If we’re looking at the film objectively, Bend it Like Beckham strives to be a better film than it formally is.  The more technical and cosmetic components of the filmmaking are certainly subpar and never allow the movie to present itself as the quality contender that it knows it can be.  But creatively and artistically, Chadha and company succeed on every level, with a thoughtful, insightful narrative that was ahead of the societal curve by nearly a full decade.  Ultimately, I can forgive the film’s glaring flaws in favor of its prescient cultural relevance and its willingness to speak to those who didn’t have too many people to talk to, even as recently as 2003.  As with most “sports” movies, the film isn’t truly about football, but rather about what the football brings out in Jess and, vicariously, the viewer.

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#ThrowbackThursday – Bend it Like Beckham

Review – The 15:17 to Paris


Clint Eastwood has changed the course of his career in recent years.  He has stepped out of the spotlight and shifted to roles behind the camera, in particular producing and directing.  He has put out some fantastic work (Million Dollar BabyGran Torino – in both of which he still had starring roles) and some creative and artistic disasters (American Sniper, one of the worst films to ever be nominated for Best Picture at the Oscars).  One common theme in his recent work has been the military, as he almost always features current or former veterans as the main characters in his stories.

In the case of The 15:17 to Paris, he takes that idea one step further, actually casting the veterans in question as themselves in the film.  Air Force vet Spencer Stone, National Guardsman Alek Skarlatos, and their childhood friend Anthony Sadler assume the roles of themselves as they play out actual events leading up to and including the day that they fund themselves confronted by a terrorist on a commuter train in Europe.  As I watched the film, one question kept repeating itself in my head: How did this get made?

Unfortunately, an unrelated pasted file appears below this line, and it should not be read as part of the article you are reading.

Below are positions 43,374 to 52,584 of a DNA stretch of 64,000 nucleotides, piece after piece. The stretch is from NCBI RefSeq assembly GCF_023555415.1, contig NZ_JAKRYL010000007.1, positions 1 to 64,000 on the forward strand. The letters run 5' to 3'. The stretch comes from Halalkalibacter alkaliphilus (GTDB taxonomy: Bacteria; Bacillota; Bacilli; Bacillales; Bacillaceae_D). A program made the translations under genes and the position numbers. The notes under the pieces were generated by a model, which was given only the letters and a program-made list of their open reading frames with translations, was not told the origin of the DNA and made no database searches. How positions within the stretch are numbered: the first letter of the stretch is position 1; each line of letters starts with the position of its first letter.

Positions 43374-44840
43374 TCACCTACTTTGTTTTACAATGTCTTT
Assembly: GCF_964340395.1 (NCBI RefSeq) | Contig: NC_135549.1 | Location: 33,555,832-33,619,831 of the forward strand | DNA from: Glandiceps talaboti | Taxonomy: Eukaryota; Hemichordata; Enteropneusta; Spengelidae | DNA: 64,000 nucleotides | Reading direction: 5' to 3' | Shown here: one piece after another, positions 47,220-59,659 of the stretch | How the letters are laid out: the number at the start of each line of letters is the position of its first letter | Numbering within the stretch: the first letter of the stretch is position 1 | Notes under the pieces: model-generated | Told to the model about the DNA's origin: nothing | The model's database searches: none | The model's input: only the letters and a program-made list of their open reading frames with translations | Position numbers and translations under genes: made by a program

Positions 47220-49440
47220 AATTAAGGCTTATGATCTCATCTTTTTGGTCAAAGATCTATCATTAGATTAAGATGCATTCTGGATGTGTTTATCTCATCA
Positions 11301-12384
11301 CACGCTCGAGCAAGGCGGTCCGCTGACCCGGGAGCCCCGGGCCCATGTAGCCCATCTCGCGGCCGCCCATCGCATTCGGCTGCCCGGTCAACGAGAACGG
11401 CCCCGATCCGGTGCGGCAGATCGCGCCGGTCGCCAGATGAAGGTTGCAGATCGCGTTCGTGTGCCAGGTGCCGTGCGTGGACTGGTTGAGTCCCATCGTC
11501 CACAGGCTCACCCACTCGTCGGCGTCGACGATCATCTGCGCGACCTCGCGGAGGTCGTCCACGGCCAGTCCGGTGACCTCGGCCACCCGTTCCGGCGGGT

I want to state up front that the act of heroism portrayed in the film and that also occurred in real life is just that: an extraordinary moment of selfless bravery.  Understand that this review is not a review of the real-life event or the three guys as people.  This is a review of the film based on their memoir.  The real-life act was tremendous.  The film is atrocious.  I haven’t hated a film this much since The Neon Demon.  Going in, I thought to myself that this movie would at least be better than American Sniper, even with that film’s unclear message, selective representation of Chris Kyle, and laughable fake baby.  But this was worse.  It was so much worse.  At least Sniper still had Bradley Cooper’s excellent performance to brag about.  The 15:17 to Paris has nothing.

Okay, look, I can appreciate the thought behind casting the three real guys as themselves in the film.  But they aren’t actors.  And it shows.  Truthfully, their performances weren’t as bad as I was afraid they might be, but they were still very bad.  Wooden delivery, monotone voices, and a vocal decibel level that always hovered just below a moderate shout permeated all three of their performances.  They also often spoke too quickly out of nervousness, taking any semblance of authenticity out of their presentation.  (But, of course, we all know that Eastwood supports people who are unqualified for their positions, so maybe we shouldn’t be too surprised.)  The worst of the three is Spencer, so he naturally becomes the narrative center of the proceedings and receives the most screen time.  But, why wouldn’t he?  He’s the one most closely associated with the military, so he’s the most laudable of them all in Eastwood’s eyes.  Spencer even gets an extra boost when Eastwood fabricates an element of The Big Moment in order to make it seem as though Spencer bravely (stupidly?) charges right at an aimed gun from nearly the length of the train car.  This never happened.  Nobody else gets phony moments of bravery to falsely elevate their heroism.  Only the Air Force guy.  (By the way, there was a fourth man who also helped to detain the shooter on the train who gets almost no recognition in the film.)


Despite Eastwood tossing the three leading men to the wolves and putting them way out of their element, I was still happy to see Jenna Fischer and Judy Greer pop up, because I love both of them.  They always have a sense of believability, sincerity, and relatability.  At least, they always did before The 15:17 to Paris, where they become a pair of unreasonable and delusional mothers who refuse to see their young middle school sons (during some flashbacks) for who they are.  The boys’ teacher calls them in to express concern at the boys’ behavior and offer some suggestions to help.  Both mothers become indignant, stubbornly refusing to accept the fact that their kids are troublemakers, and then verbally attack the person trying to help them.  And this is presented as something to be applauded.